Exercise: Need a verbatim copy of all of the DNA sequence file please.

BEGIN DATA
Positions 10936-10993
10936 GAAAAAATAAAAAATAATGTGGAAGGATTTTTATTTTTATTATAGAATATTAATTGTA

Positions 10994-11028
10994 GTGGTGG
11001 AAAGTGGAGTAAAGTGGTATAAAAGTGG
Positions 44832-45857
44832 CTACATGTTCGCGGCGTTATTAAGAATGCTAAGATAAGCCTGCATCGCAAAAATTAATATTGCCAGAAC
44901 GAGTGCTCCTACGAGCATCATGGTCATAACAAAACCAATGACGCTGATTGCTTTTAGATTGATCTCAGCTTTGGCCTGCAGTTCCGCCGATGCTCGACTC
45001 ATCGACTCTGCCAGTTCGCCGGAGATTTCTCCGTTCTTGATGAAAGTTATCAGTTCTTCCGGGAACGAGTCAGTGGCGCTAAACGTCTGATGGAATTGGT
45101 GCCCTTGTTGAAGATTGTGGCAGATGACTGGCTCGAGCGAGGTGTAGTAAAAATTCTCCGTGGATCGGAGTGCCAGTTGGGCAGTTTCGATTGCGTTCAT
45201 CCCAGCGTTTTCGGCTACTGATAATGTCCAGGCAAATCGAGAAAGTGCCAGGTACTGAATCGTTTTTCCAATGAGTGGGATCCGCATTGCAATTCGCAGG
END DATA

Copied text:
Positions 10936-10993
10936 GAAAAAATAAAAAATAATGTGGAAGGATTTTTATTTTTATTATAGAATATTAATTGTA

Positions 10994-11028
10994 GTGGTGG
11001 AAAGTGGAGTAAAGTGGTATAAAAGTGG
Positions 44832-45857
44832 CTACATGTTCGCGGCGTTATTAAGAATGCTAAGATAAGCCTGCATCGCAAAAATTAATATTGCCAGAAC
44901 GAGTGCTCCTACGAGCATCATGGTCATAACAAAACCAATGACGCTGATTGCTTTTAGATTGATCTCAGCTTTGGCCTGCAGTTCCGCCGATGCTCGACTC
45001 ATCGACTCTGCCAGTTCGCCGGAGATTTCTCCGTTCTTGATGAAAGTTATCAGTTCTTCCGGGAACGAGTCAGTGGCGCTAAACGTCTGATGGAATTGGT
45101 GCCCTTGTTGAAGATTGTGGCAGATGACTGGCTCGAGCGAGGTGTAGTAAAAATTCTCCGTGGATCGGAGTGCCAGTTGGGCAGTTTCGATTGCGTTCAT
45201 CCCAGCGTTTTCGGCTACTGATAATGTCCAGGCAAATCGAGAAAGTGCCAGGTACTGAATCGTTTTTCCAATGAGTGGGATCCGCATTGCAATTCGCAGG